the transformation of the temporal order (LG # 31; GS # 43).

A Contrastive Theology of the Laity
One of the more common readings of conciliar teaching is to see the council articulating a positive
theology of the laity based on their unique vocation to consecrate the world to Christ. Giovanni Magnani
characterizes this as contrastive theology of the laity insofar as it seeks to contrast the identity of the laity
to that of the clergy, treating each as complementary categories of membership in the church. This
contrastive view is generally located in Lumen gentium # 31 which states that
              [t]o be secular is the special characteristic of the laity. Although people in holy
         Orders may sometimes be engaged in secular activities, or even practice a secular
         profession, yet by reason of their particular vocation they are principally and expressly
         ordained to the sacred ministry, while religious bear outstanding and striking witness that
         the world cannot be transfigured and offered to God without the spirit of the beatitudes. It
         is the special vocation of the laity to seek the kingdom of God by engaging in temporal
         affairs and directing them according to God‟s will. They live in the world, in each and
         every one of the world‟s occupations and callings and in the ordinary circumstances of
         social and family life which, as it were, formed the context of their existence. There they
         are called by God to contribute to the sanctification of the world from within, like leaven,
         in the spirit to the Gospel, by fulfilling their own particular duties (emphasis is mine).

One can also find texts that admit of a more contrastive interpretation in Apostolicam actuositatem.
                The characteristic of the lay state being a life led in the midst of the world and of
           secular affairs, lay people are called by God to make of their apostolate, through the vigor
           of their Christian spirit, a leaven in the world....Lay people ought themselves to take on as
           their distinctive task this renewal of the temporal order (AA# 2, 7).

Some commentators have read these texts in support of a definition of the laity in terms of their “secular
nature.” In her study of these conciliar texts, Aurelie Hagstrom writes:
               this secular character must be an essential part of any theology of the laity since it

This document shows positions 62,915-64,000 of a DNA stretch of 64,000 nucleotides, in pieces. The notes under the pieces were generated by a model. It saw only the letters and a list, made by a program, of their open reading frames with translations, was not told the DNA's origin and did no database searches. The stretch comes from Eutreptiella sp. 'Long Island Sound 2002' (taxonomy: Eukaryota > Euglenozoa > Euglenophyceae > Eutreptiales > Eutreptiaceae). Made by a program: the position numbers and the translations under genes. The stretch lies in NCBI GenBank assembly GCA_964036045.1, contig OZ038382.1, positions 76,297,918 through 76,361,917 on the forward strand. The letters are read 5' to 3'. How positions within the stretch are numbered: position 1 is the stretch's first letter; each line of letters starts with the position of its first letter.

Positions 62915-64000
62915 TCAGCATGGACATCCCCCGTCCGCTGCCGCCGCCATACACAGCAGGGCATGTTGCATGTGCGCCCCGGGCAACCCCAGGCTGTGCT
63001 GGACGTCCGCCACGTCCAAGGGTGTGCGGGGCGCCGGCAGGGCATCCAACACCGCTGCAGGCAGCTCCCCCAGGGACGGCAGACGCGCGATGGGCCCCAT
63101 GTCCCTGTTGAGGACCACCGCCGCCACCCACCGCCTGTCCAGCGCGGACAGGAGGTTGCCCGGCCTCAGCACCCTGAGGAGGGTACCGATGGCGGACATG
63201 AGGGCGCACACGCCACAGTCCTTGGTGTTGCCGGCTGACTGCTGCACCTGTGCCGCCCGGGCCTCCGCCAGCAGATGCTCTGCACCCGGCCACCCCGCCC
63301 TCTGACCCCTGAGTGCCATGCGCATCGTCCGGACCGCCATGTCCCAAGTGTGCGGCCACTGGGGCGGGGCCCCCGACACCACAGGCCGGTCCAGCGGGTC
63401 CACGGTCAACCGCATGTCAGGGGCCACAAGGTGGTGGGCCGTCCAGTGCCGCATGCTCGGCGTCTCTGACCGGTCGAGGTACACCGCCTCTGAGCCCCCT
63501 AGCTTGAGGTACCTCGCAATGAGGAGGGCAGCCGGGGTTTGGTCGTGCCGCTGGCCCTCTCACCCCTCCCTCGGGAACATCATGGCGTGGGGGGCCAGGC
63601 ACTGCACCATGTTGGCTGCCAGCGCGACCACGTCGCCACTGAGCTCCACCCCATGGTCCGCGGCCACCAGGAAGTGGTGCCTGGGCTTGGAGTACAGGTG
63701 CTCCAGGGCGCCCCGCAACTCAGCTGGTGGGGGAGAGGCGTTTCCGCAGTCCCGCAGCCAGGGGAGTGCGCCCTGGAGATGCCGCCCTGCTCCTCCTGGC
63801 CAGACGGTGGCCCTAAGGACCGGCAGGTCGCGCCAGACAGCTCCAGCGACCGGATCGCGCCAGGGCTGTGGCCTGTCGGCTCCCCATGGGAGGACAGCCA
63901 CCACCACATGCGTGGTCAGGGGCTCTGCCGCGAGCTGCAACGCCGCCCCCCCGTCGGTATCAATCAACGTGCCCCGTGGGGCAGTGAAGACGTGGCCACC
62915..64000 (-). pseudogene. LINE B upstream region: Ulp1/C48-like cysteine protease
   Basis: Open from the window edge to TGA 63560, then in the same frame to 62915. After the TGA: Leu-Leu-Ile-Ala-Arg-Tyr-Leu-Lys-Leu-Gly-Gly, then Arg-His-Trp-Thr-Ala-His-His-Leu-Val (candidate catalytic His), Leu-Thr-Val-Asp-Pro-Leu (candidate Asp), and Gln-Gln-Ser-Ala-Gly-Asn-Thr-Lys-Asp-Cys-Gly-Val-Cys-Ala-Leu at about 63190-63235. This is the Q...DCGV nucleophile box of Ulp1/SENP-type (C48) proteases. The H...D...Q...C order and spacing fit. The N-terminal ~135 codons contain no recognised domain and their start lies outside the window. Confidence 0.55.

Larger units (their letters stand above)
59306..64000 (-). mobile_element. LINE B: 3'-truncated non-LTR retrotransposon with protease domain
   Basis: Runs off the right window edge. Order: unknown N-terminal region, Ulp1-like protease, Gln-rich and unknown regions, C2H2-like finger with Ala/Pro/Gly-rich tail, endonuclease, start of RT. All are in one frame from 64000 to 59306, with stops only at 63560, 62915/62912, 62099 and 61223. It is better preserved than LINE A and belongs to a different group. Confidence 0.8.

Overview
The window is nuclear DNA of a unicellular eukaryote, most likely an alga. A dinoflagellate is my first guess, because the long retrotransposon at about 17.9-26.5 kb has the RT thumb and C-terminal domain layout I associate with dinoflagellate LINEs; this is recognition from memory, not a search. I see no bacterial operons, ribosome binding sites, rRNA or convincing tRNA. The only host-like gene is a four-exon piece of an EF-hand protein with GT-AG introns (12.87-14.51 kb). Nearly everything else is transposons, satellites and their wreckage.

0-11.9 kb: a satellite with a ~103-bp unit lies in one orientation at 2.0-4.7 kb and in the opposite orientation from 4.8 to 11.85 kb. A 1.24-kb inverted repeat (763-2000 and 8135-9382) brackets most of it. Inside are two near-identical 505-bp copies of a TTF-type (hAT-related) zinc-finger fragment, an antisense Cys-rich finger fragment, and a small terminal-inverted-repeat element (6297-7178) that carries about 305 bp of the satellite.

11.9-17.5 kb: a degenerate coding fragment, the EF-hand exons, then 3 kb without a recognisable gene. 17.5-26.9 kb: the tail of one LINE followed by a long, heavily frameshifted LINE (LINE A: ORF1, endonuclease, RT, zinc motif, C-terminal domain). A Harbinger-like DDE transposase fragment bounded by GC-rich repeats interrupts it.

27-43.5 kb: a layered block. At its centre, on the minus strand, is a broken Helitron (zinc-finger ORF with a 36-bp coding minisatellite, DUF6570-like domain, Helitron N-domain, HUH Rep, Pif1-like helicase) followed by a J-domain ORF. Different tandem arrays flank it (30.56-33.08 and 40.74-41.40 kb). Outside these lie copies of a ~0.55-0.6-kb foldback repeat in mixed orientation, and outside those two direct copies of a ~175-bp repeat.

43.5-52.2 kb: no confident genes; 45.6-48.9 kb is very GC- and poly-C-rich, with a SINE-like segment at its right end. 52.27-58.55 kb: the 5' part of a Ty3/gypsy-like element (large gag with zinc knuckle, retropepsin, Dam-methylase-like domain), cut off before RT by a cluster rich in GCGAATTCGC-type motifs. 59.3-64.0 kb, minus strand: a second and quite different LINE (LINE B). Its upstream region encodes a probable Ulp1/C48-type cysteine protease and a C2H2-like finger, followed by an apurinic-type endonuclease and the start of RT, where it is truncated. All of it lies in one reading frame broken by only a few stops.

gives the specific element in any description of the laity‟s identity and function. The
           secular character of the laity is not only a sociological fact about the laity, but also a
           theological datum.

This contrastive view of the laity which emphasizes their unique responsibility for the consecratio mundi
has appeared as well in the writings of Pope John Paul II.    However, I agree with Edward Schillebeeckx
when he observes that this approach to a theology of the laity, in spite of its significant advances, still
starts from largely “hierarchological premises”:

     Giovanni Magnani, “Does the So-Called Theology of the Laity Possess a Theological Status?” in Vatican II:
       Assessment and Perspectives, volume 1, edited by René Latourelle (New York: Paulist, 1988), 597ff.
     Aurelie A. Hagstrom, The Concepts of the Vocation and the Mission of the Laity (San Francisco: Catholic
       Scholars Press, 1994), 58. See also Ferdinand Klostermann, “Chapter IV: The Laity” in Commentary on
       the Documents of Vatican II, volume 1, edited by Herbert Vorgrimler (New York: Crossroad, 1989), 236-8;
       G. Lo Castro, “La misión cristiana del laico,” La Misión del Laico en la Iglesia y en le Mundo, edited by A.
       Sarmiento, T. Rincón, J.M. Yanguas, and A. Quiros (Pamplona: Universidad de Navarra, 1987), 441-63.
     Christifideles laici, AAS 81 (1989): 393-521.

                Here it was often forgotten that this positive content [of a “theology of the laity”] is
            already provided by the Christian content of the word christifidelis.      The characteristic
            feature of the laity began to be explained as their relation to the world, while the
            characteristic of the clergy was their relationship to the church. Here both sides failed to
            do justice to the ecclesial dimension of any christifidelis and his or her relationship to the
            world. The clergy become the apolitical men of the church; the laity are the less
            ecclesially committed, politically involved „men of the world‟. In this view, the ontological
            status of the „new humanity‟ reborn with the baptism of the Spirit was not recognized in
            his or her own individual worth, but only from the standpoint of the status of the clergy.

Schillebeeckx is suggesting that there is a tension between the contrastive theology of the laity and
another theology of the laity that focuses, not on the “lay state” at all but rather on the priority of baptism
and discipleship.

An Intensive Theology of the Laity
The council made several moves that suggest that it was striving toward a more comprehensive approach
to the topic. Principal among these was the decision to separate the material on the church as the people